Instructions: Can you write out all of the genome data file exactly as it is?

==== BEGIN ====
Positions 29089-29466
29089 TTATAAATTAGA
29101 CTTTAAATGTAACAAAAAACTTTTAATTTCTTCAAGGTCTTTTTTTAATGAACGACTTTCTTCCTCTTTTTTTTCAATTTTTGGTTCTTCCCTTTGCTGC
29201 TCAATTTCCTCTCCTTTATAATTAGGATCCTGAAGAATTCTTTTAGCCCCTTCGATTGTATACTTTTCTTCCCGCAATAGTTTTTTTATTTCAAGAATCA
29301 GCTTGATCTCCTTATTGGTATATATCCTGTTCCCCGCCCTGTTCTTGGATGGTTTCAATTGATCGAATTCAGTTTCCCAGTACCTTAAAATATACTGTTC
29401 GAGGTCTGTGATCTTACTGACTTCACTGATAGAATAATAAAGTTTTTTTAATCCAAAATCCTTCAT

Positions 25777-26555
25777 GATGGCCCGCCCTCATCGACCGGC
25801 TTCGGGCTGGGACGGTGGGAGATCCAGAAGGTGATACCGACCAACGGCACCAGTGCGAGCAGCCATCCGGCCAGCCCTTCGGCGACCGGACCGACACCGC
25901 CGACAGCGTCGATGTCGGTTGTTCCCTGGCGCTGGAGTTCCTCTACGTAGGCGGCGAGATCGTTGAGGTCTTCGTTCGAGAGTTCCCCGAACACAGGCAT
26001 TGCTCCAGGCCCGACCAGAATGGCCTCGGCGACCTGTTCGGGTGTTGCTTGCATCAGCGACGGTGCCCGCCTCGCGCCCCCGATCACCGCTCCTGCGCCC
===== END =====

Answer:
Positions 29089-29466
29089 TTATAAATTAGA
29101 CTTTAAATGTAACAAAAAACTTTTAATTTCTTCAAGGTCTTTTTTTAATGAACGACTTTCTTCCTCTTTTTTTTCAATTTTTGGTTCTTCCCTTTGCTGC
29201 TCAATTTCCTCTCCTTTATAATTAGGATCCTGAAGAATTCTTTTAGCCCCTTCGATTGTATACTTTTCTTCCCGCAATAGTTTTTTTATTTCAAGAATCA
29301 GCTTGATCTCCTTATTGGTATATATCCTGTTCCCCGCCCTGTTCTTGGATGGTTTCAATTGATCGAATTCAGTTTCCCAGTACCTTAAAATATACTGTTC
29401 GAGGTCTGTGATCTTACTGACTTCACTGATAGAATAATAAAGTTTTTTTAATCCAAAATCCTTCAT

Positions 25777-26555
25777 GATGGCCCGCCCTCATCGACCGGC
25801 TTCGGGCTGGGACGGTGGGAGATCCAGAAGGTGATACCGACCAACGGCACCAGTGCGAGCAGCCATCCGGCCAGCCCTTCGGCGACCGGACCGACACCGC
25901 CGACAGCGTCGATGTCGGTTGTTCCCTGGCGCTGGAGTTCCTCTACGTAGGCGGCGAGATCGTTGAGGTCTTCGTTCGAGAGTTCCCCGAACACAGGCAT
26001 TGCTCCAGGCCCGACCAGAATGGCCTCGGCGACCTGTTCGGGTGTTGCTTGCATCAGCGACGGTGCCCGCCTCGCGCCCCCGATCACCGCTCCTGCGCCC